Mama's dress, when she was ready, was scarlet and her slippers were scarlet too. Letty, standing on a chair, laid a gauzy red scarf about the lovely shoulders before the scarlet wrap should go on. She adored to wait on mama.
Afterward, because on Christmas night children are allowed to stay up, Letty and Corporal Leg'ré sat with the story-book before the down-stairs fire, she in his lap. Outside the wind and the sea raged. It made her creep close to her companion.
The story-book had been sent to her by the chaplain at the last post and moreover it was fairy-tales.
"By one Andersen who sets it down his being a Christian," explained the corporal, examining the volume: "the same, no doubt, ma'am, pleasing to a chaplain."
Corporal Leg'ré, left to himself, would read to one straight through a book, marking the place from time to time with a straw, but Letitia, on being consulted, preferred to choose. "The Red Shoes," which she elected to hear, he, after start
ing, said he couldn't get onto, on account of its being mighty peculiar.
Letitia on the contrary thought she liked it, though at times she clutched the corporal close and heard it fearfully. Christmas nights seem to be creepy times at best.
In the story which the corporal read, so much of a passion for red shoes had lovely Karen and so averse was she to being parted from these shoes in which her feet tripped so charmingly, that she went in them to confirmation; and taking the golden cup of the sacrament from the priest's hands to her lips, she thought impatiently of the time lost from tripping it in her red shoes; these things, and others, did Karen; and again, grown older, stealing by night away from home, she danced at the ball while the one to whom she owed most, lay at home, dying. And so, dancing, dancing lightly in the red shoes, suddenly it was they dancing and not Karen at all, who herself had no power to stop; and it was the red shoes that danced Karen out of the ball-room and down the stairs and into the street and out of the town gate, in spite of herself.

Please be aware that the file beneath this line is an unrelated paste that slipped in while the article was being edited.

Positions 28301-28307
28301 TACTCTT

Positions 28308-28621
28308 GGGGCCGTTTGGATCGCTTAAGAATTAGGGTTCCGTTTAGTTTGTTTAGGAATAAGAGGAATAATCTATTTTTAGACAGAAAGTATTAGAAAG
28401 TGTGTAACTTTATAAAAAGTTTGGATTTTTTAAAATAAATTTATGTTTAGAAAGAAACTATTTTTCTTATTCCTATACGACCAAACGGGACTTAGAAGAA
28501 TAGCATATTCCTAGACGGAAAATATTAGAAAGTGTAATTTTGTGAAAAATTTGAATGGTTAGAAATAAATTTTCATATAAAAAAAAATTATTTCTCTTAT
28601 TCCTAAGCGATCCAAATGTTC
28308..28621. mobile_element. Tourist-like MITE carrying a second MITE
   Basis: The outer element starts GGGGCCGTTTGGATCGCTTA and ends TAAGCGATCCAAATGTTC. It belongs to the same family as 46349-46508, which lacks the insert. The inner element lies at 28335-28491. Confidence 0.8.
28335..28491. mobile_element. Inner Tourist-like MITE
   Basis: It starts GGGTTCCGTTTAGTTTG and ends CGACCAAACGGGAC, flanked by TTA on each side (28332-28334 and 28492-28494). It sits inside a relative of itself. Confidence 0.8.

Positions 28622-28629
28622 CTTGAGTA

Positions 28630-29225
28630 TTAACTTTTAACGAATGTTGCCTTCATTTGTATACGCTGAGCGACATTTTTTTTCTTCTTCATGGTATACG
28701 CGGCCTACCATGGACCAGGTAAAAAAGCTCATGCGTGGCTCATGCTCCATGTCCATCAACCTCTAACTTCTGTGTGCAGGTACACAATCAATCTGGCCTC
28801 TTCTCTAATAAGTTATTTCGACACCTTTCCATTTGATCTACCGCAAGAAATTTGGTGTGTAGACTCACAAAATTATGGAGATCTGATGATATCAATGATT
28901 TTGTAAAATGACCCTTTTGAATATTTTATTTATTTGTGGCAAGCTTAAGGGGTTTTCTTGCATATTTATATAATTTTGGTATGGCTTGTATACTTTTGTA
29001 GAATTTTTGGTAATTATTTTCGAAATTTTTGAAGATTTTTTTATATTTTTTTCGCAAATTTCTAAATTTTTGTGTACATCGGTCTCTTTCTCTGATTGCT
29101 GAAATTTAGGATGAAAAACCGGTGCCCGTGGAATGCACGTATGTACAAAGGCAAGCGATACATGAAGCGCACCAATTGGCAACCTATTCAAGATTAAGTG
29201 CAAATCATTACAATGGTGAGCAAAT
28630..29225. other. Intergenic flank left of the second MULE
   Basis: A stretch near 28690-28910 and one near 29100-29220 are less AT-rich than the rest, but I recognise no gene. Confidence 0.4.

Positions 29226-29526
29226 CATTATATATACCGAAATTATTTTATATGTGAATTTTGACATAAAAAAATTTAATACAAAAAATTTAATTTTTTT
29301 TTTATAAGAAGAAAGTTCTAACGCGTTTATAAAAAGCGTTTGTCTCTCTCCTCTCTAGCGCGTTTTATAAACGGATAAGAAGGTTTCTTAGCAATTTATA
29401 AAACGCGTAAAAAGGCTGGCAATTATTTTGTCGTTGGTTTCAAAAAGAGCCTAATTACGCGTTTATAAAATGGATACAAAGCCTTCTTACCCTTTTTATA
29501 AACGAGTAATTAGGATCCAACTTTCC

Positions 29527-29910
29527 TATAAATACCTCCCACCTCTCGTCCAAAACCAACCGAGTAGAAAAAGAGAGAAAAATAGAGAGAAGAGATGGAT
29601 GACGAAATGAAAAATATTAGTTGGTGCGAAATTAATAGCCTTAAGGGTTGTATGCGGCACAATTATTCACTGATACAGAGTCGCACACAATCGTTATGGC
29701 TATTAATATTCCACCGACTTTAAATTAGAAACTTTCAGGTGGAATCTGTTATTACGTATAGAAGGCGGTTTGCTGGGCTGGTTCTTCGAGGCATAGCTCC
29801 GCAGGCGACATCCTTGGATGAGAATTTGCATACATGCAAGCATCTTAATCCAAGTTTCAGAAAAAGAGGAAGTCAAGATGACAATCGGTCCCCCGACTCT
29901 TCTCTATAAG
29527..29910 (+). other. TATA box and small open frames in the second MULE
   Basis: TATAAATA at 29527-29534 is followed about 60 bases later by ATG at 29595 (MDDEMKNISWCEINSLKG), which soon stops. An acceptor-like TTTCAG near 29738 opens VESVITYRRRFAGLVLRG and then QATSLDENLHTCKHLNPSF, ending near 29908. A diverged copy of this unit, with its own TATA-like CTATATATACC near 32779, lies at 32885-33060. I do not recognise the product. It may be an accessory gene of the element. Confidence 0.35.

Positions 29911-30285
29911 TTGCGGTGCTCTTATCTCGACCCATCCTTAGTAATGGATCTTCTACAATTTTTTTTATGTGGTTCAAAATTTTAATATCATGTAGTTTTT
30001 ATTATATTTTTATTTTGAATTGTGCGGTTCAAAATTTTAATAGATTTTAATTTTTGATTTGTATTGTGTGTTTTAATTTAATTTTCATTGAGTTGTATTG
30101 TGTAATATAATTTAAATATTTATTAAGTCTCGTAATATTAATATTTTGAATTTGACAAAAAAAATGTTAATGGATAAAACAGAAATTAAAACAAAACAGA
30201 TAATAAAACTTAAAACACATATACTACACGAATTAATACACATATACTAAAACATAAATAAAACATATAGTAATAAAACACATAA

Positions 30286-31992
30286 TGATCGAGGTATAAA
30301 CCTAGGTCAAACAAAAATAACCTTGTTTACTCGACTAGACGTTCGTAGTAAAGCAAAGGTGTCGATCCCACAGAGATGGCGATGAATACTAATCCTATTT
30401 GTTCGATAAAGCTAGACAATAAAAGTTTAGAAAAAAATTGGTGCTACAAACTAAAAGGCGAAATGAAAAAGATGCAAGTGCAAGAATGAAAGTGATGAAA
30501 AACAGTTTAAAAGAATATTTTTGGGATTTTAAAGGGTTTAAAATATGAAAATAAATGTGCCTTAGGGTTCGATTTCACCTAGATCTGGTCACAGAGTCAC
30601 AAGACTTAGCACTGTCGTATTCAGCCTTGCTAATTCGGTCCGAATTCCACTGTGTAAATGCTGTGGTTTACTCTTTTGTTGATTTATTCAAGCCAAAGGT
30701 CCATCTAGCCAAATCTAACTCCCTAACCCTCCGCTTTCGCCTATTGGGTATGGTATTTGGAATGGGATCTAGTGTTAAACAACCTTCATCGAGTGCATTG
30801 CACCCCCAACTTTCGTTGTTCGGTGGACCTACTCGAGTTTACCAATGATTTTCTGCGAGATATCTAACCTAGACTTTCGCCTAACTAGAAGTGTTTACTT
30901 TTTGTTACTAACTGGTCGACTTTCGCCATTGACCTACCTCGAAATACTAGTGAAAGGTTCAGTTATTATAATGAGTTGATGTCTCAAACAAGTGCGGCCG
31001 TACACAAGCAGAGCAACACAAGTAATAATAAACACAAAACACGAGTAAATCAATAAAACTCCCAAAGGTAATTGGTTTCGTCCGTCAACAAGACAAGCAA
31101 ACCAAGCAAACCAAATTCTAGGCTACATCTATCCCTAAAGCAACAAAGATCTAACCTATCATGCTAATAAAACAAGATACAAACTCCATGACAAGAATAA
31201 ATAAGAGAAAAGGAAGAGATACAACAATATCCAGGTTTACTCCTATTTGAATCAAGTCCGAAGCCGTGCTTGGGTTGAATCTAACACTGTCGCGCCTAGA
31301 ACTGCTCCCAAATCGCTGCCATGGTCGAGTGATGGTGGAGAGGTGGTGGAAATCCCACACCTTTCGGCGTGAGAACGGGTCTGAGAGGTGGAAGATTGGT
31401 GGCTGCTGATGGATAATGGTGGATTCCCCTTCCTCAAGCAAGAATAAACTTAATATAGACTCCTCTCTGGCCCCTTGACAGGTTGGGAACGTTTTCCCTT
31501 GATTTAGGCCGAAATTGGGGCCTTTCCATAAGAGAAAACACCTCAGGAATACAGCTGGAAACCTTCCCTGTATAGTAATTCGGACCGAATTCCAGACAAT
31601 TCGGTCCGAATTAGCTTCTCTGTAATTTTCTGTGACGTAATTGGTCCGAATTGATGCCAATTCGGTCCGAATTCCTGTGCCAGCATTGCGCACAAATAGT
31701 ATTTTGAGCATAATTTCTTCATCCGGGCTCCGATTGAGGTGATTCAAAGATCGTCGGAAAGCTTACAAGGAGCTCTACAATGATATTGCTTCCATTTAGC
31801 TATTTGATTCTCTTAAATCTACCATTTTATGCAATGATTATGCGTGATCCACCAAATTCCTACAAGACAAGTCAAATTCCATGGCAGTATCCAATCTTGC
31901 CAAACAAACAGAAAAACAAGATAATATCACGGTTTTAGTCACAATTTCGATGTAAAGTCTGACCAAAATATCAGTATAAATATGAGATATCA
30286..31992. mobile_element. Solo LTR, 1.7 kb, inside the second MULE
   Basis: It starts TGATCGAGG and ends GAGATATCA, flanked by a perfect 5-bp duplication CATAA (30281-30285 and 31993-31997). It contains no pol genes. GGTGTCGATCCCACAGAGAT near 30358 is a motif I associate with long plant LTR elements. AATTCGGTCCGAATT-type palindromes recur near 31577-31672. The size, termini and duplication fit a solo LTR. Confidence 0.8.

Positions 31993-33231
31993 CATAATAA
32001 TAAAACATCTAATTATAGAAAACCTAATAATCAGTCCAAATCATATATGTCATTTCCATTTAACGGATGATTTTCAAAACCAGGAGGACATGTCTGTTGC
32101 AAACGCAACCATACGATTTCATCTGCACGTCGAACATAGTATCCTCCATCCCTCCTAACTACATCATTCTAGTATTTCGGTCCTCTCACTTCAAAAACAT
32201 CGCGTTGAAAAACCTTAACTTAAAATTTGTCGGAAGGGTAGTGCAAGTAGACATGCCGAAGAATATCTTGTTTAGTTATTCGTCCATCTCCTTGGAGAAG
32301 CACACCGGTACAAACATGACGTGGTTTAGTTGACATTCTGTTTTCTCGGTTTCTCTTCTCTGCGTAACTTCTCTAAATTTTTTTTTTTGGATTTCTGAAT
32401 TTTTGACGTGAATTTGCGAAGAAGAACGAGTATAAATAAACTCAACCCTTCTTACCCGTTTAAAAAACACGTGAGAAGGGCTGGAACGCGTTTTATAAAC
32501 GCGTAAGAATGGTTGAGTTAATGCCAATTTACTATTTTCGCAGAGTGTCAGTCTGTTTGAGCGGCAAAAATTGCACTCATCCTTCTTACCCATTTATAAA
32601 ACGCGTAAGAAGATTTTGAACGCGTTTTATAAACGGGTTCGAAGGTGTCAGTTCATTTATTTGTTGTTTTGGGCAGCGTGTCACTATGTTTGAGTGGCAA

She was frightened. She tried to pull off the red shoes, but they clung fast. She tore at her stockings, but the shoes were grown to her feet, and she was borne on, on, over field, over meadows, even to the churchyard. Never believe the dead dance in the churchyards! They are better employed! It is the Karens in their red shoes, the Karens whom you know, the Karens I know!
And while Karen would gladly have sat, for even one moment, and even on a pauper grave where the bitter fern leaves grow, for her there was no rest. And as she danced on past the church door, behold, it was no Gothic arched door filling the space, but an angel, his wings from his shoulders to the ground, enfolding him.
"Thou shalt dance," said he to Karen tripping it there among the dead, “dance in thy red shoes till thou art pale and cold and thy skin shrivels to thy skeleton. Thou shalt dance, and shall knock at doors where men and children live that they may hear and be afraid-"
But already the red shoes had borne Karen away across the fields and the highways, dancing, dancing, ever dancing—
There was more; but Letty buried her head in Corporal Leg'ré's blouse and they stopped. It was only the clock ticking-that noise
No, not the clock
"It's mama!” cried Letty, and she and Corporal Leg'ré hurried to open the door. Mama it was, and early, it being even more than an hour to taps!
The light from the red globe of the hall fell on her. The rain sparkled in her hair, a little disheveled now. thing sparkled in her eyes. Was it anger?
"What drunken brutes enlisted men are, Leg'ré," said mama sharply, dropping her cloak. "It's disgraceful! There's a big row on among them, most of them, I suppose, have been to town to-day, officers called out, all sorts of heads broken, the colonel furious-you're wanted—”
"Ma'am, yes, thank you." Corporal Leg'ré came to attention before turning to go, his big face perturbed. "It's sorry they'll be, to-morrow. I've been there myself, ma'am; it's sorry they'll be, the shame they've brought on the post and the officers."
And Corporal Leg'ré went out with haste. "While as for our pleasure-" said mama. you want, Letty?"
For Letitia was touching mama's hand as they two, alone, and at a creepy time like Christmas night, were left. Mere vagaries, such as are indulged in by human natures, com., non., or private, did not disturb Letitia, she had something that really mattered at heart.
"Was the little bush lonesome, mama, did you notice, as you came in?"